While it has been almost eighteen years since I worked for JPMorgan
(NYSE:JPM), the news stories this weekend about US authorities launching an investigation into whether the firm had hired the children of key Chinese officials to help it win business for a Hong Kong office brought back strong memories from my first weeks at the bank in the summer of 1983.
In hindsight, I clearly didn’t fit the JPMorgan mold. With the exception of my senior year in high school, when my father was transferred overseas, I had had an entirely public education. Even my college, William and Mary, was a state school. All of my training program classmates had gone to elite Ivy League schools. Many had attended prestigious boarding schools. Most had MBAs.
In my first week, I learned that “summer” was a verb – as in, “I summered on the Vineyard.” That line also required me to grasp that “Vineyard” meant something completely different from “vineyard." Needless to say, I kept my years of mowing suburban New Jersey lawns to myself. Summer I had not.
For most of my training program colleagues, the first day was more like a prep school reunion than a work day. It wasn’t six degrees of separation that united the group; rather, it was just two or three. Through familial and educational ties, the web was tight. And I loved the indirect questioning that the group used to determine how we all fit together. I didn’t realize that when I was asked whether I was from Minneapolis, a coworker was really wondering whether I was the son of H. Brewster Atwater, the chairman of Minneapolis-based General Mills
(NYSE:GIS) . Likewise, inquiries as to whether I had been in the Oval Office or up to Kennebunkport fell on my deaf ears. While I knew the name of Republican political operative Lee Atwater, I had never assumed that people would think we were somehow related. But they did. Even more, they needed me to be. Everyone was a princeling. The class had princelings of Goldman Sachs
(NYSE:GS) executives, football legends, and Washington dignitaries, as well as political leaders from around the globe. Heck, real princeling Prince Albert of Monaco had been in the JPMorgan training program just two years before me.
While the industry was financial services, the real business was connections and how the connections could be used to generate more business better than the competition. By the time I completed the nine-month training program, I had friends in JPMorgan offices around the world; as those friends “revolved” into and out of the industry, political affairs, and other financial services firms, I had an invaluable network of contacts.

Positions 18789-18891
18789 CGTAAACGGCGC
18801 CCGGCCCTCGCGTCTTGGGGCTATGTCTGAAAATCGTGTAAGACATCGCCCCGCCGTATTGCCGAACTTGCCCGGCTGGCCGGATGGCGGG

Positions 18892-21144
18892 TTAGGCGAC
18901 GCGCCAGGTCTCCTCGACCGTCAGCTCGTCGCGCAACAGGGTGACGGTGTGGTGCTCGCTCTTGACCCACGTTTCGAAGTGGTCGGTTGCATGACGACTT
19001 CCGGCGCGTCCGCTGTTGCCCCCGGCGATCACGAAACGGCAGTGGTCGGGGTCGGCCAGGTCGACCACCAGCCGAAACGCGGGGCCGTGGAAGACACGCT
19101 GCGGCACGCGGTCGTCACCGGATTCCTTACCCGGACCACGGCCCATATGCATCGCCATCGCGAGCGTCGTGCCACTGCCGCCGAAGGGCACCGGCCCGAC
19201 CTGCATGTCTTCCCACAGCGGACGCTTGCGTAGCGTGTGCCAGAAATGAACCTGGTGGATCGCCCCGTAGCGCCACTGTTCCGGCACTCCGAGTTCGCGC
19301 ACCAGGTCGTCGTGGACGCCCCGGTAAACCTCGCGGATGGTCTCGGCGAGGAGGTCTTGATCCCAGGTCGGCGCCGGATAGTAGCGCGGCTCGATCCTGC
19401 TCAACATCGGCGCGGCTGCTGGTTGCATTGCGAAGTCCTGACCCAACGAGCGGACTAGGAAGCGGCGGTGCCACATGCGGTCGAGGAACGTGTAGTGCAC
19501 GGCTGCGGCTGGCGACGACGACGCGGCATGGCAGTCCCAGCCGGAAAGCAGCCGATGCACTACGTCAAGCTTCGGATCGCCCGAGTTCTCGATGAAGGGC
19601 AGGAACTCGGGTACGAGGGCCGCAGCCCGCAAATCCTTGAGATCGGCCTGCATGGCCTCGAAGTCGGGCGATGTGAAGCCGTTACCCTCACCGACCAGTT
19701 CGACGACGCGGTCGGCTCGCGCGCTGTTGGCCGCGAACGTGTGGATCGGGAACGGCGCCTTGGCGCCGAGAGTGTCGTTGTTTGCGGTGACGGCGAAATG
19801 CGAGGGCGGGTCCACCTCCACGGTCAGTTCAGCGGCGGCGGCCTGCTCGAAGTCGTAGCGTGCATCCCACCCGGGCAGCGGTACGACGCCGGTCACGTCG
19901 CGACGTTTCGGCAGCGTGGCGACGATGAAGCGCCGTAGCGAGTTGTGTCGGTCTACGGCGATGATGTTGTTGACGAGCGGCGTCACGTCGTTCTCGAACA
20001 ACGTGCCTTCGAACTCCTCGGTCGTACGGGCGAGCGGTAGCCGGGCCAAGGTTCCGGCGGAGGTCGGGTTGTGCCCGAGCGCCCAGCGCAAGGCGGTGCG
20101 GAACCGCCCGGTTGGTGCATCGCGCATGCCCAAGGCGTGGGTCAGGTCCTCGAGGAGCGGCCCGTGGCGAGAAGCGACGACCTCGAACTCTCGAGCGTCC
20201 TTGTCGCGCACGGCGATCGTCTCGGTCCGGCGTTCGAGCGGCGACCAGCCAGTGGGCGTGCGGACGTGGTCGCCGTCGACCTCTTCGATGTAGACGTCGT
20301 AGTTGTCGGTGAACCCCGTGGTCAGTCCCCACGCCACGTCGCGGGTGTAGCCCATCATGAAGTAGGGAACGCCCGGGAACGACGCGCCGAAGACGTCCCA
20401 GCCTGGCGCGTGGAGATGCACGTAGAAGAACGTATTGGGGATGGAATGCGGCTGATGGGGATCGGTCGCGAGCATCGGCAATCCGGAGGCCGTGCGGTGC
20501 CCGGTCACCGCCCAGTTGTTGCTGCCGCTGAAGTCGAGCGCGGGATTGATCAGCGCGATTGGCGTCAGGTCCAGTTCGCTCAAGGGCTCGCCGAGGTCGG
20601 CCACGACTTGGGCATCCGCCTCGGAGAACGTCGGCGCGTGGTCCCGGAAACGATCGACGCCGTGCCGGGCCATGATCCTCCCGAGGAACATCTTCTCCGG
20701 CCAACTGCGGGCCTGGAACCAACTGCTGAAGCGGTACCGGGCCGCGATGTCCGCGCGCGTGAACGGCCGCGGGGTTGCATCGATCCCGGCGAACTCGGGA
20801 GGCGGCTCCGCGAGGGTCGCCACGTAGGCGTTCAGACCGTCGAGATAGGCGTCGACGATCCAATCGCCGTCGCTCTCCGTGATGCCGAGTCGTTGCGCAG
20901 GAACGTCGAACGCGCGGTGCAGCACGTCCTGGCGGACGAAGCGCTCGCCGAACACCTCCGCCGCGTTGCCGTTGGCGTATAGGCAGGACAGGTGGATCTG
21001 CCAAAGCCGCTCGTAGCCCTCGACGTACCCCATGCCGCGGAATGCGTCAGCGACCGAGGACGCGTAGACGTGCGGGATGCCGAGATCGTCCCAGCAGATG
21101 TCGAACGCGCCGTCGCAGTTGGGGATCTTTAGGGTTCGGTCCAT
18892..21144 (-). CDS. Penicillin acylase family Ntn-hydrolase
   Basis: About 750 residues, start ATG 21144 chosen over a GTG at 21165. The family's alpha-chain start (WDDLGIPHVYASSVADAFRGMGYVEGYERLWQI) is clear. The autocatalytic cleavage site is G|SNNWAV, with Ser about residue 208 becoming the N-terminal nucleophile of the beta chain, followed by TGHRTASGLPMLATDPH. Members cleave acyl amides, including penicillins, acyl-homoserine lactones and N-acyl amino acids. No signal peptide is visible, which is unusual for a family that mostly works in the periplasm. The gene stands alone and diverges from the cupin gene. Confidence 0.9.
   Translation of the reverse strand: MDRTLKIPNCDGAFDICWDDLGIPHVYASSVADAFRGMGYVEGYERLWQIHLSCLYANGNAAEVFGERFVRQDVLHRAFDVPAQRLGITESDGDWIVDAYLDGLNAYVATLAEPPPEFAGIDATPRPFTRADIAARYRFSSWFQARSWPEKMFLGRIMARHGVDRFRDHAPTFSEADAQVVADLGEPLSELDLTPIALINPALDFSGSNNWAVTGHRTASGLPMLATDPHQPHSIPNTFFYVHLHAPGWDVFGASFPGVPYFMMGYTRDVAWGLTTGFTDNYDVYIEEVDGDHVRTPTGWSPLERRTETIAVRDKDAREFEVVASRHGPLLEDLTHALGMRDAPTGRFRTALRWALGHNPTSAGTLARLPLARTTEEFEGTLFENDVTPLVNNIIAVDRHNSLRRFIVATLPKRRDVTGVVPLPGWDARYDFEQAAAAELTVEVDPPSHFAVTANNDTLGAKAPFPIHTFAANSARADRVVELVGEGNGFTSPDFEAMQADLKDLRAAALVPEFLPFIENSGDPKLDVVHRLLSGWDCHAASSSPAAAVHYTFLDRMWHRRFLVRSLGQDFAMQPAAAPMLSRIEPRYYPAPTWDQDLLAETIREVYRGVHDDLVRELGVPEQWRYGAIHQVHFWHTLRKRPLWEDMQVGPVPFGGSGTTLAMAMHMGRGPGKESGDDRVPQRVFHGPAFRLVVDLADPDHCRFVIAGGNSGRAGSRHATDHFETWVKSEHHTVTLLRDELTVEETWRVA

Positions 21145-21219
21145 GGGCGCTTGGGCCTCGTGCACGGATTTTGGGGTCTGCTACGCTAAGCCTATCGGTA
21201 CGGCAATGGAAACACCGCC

That was almost thirty years ago. Since then, the “revolving door” from Wall Street to Washington t
o Warsaw and Wales has only spun faster and faster with more and more people spinning through. Put simply, rather than perpetuating the connections between an elite few, Wall Street has now become the means for many to monetize their national, if not international, connections.
Today, the media’s focus is on JPMorgan and its ties to Chinese princelings. I have no doubt, though, that if people look further they will discover that neither is unique. The game is being played by anyone and everyone who can possibly play it.
When and how connections went from white to gray and then on to black, I will leave to financial historians -- but to those who think this is something new, it is not. Where there is money, power will follow. And as the saying goes, eventually power corrupts.
If JPMorgan is just the beginning of the inquiry, as I suspect it is, no one should be surprised by just how tangled the web woven by Wall Street has become.
And to those who think that all of the noise around this issue is just a tempest in a teapot and that this will all quickly pass, be careful. Hiring well-connected people may be Wall Street’s normal, but it is not Main Street’s. There are a lot of people out there who don’t know the verb "to summer" and who still believe it is a level playing field.
This one could have far longer tentacles than you think.
Peter Atwater's groundbreaking book "Moods and Markets" is now available on Amazon and Barnes & Noble.
“Peter Atwater brilliantly provides a framework for understanding both the socioeconomic hubris that led to the great credit bubble of the past decade and the dark social-psychological hangover that has resulted from its collapse. In so doing, he offers an invaluable guide to what promises to be a very difficult and turbulent period ahead as we experience what he calls the ‘me, here, and now’ behavioral tendencies of the post-crash world.” —Sherle R. Schwenninger, Director, Economic Growth Program, New America Foundation
Author's disclosure: Position in SH; Creditor of JPMorgan
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